• Your essential guide to stamp duty

    Your essential guide to stamp duty

    Just like paying 30 cents extra for soy in your latte, stamp duty is the unavoidable “add-on” cost of buying property in Australia.

    But while stamp duty – a tax on every property transaction imposed by each state and territory government – adds a hefty chunk to the cost of buying a property, there are exemptions and reduced rates for first home buyers across most states in Australia.

    Such exceptions and concessions are in addition to grants available through first home owner schemes.

    Your essential guide to stamp duty_Pic1 - chair and plant 
    There are stamp duty exemptions and reduced rates for first home buyers across most states. Picture: realestate.com.au/buy

    Stamp duty changes impact on the market

    Rachel Slekenics, a RAMS Home Loan Specialist from North Adelaide, says it’s vital buyers work out what stamp duty is payable on a potential purchase and to research if a reduced rate is available.

    “It’s important because stamp duties differ depending on the state you’re in and they have an impact on the deposit you will require,” she says.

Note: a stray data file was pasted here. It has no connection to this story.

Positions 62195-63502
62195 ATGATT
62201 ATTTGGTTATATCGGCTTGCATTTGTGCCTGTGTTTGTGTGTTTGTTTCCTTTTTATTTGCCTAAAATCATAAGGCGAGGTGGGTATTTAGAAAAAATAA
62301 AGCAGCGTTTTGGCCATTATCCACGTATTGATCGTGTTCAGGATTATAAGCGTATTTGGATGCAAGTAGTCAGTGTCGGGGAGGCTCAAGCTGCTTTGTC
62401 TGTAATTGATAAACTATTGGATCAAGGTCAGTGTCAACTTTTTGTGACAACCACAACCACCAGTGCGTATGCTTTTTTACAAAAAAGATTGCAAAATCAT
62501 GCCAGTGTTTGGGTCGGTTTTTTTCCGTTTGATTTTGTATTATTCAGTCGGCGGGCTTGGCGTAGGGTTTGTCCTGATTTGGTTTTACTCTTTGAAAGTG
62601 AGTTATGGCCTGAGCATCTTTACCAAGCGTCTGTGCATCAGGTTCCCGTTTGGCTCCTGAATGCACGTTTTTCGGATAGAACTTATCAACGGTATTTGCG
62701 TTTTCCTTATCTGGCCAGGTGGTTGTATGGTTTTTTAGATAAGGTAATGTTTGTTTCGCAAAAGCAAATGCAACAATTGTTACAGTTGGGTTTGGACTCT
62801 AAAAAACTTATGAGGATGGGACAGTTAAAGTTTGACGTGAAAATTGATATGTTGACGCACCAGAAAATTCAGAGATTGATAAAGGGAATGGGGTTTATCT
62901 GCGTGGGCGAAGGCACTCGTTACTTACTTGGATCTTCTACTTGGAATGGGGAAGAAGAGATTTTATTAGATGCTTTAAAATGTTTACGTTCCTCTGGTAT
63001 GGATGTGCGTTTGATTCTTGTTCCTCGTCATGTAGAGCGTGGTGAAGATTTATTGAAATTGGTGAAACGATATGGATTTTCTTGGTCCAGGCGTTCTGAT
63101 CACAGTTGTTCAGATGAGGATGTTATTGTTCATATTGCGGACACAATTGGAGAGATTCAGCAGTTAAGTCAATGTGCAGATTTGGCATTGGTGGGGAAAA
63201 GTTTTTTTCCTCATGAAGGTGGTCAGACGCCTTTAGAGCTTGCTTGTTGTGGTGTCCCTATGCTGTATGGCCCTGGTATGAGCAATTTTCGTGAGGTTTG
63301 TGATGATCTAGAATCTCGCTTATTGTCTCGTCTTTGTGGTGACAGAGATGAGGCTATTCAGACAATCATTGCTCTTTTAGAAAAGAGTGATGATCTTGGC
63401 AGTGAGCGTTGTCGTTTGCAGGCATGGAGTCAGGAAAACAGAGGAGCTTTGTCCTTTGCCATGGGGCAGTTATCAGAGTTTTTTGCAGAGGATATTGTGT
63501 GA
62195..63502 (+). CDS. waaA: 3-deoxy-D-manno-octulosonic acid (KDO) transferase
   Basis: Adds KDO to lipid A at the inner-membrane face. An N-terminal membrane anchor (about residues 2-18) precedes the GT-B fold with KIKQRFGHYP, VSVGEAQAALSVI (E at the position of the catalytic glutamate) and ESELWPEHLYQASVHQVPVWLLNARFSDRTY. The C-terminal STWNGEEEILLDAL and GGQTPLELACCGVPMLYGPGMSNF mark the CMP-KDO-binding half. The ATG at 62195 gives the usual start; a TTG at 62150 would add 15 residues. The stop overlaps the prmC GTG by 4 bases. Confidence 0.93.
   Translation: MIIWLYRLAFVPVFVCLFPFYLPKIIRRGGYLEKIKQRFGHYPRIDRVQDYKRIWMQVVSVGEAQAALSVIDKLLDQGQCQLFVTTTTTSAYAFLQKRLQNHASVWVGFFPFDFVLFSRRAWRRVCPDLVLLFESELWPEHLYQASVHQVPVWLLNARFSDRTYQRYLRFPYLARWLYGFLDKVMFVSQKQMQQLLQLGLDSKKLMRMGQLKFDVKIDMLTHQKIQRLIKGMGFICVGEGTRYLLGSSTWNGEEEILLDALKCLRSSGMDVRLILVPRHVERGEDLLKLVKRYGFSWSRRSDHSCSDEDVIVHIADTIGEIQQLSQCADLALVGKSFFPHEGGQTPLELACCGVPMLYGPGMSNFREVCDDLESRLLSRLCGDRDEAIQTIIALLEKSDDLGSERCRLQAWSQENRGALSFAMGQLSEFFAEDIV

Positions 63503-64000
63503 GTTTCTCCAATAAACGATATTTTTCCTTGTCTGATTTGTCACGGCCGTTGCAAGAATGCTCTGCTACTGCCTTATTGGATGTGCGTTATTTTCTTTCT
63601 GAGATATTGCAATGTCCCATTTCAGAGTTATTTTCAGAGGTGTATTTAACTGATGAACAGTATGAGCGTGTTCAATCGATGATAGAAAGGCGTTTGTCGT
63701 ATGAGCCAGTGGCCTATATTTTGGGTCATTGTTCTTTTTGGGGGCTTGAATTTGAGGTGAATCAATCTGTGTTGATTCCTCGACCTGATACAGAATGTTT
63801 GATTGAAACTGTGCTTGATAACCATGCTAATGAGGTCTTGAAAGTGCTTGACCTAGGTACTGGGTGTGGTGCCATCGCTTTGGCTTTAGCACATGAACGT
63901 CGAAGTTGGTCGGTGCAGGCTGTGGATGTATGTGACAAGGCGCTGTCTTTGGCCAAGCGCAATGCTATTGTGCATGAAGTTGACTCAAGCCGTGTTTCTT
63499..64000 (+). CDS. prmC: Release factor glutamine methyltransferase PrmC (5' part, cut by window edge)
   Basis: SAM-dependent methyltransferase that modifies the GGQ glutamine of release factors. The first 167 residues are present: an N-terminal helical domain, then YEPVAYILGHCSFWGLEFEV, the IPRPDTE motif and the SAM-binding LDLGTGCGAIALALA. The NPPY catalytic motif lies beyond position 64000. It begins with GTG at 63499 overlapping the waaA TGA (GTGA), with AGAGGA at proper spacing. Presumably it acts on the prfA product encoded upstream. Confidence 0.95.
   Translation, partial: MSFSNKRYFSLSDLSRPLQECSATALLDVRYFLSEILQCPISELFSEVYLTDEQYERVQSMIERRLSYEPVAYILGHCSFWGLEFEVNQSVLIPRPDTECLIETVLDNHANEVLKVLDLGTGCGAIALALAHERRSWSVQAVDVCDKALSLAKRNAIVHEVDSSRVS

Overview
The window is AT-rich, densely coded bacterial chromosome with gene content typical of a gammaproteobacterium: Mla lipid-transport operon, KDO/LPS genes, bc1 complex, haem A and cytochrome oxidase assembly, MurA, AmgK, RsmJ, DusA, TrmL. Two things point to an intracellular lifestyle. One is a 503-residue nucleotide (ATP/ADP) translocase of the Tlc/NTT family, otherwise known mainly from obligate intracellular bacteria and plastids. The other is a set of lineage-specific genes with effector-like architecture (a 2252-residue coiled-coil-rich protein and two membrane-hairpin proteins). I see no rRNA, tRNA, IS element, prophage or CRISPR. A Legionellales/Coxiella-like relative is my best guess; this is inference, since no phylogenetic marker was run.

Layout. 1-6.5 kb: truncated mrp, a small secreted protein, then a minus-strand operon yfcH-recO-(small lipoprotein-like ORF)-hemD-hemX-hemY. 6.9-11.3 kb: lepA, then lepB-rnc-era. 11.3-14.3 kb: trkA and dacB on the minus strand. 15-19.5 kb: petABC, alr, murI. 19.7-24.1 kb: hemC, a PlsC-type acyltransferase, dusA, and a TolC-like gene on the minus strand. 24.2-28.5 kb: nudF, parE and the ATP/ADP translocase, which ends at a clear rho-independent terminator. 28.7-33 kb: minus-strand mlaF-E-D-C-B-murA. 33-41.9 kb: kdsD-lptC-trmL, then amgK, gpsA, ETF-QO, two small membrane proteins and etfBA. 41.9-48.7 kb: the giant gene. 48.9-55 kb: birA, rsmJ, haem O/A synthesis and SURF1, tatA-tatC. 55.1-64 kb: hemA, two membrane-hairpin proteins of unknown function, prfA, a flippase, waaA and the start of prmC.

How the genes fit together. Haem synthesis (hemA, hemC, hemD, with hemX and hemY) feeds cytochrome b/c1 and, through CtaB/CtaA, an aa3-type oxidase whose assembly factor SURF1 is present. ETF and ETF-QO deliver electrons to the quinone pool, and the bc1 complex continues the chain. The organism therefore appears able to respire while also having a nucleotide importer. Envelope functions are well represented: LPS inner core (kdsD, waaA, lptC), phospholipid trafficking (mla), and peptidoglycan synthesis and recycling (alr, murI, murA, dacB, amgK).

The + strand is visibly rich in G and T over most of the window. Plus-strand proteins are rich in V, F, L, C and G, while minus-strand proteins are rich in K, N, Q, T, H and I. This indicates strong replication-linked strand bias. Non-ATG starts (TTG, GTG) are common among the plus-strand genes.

In Rachel’s home state of South Australia, a reduced rate of stamp duty is available to anyone, not just first home buyers, who buy a “new or substantially refurbished apartment”, valued at up to $500,000.

    Rachel says the rules and regulations for stamp duty concessions vary from state to state and buyers need to understand the conditions and restrictions.

    “You will need identification that correctly identifies you and your lender can lodge your application for this on your behalf as part of the home loan application process,” she says.

    Property guru, Frank Valentic, the founder of Melbourne-based buyers’ advocacy service, Advantage Property Consulting, says changes to stamp duty in Victoria have had a big impact on the market.

    “In Victoria, the government has completely removed stamp duty for first home owners buying under $600,000. That could mean up to $30,000 in savings, which is massive,” he says.

    Your essential guide to stamp duty_Pic2 - skyscrapers 
    If you’re a first home buyer in Melbourne, you won’t be paying stamp duty on property purchased for under $600,000. Picture: realestate.com.au/buy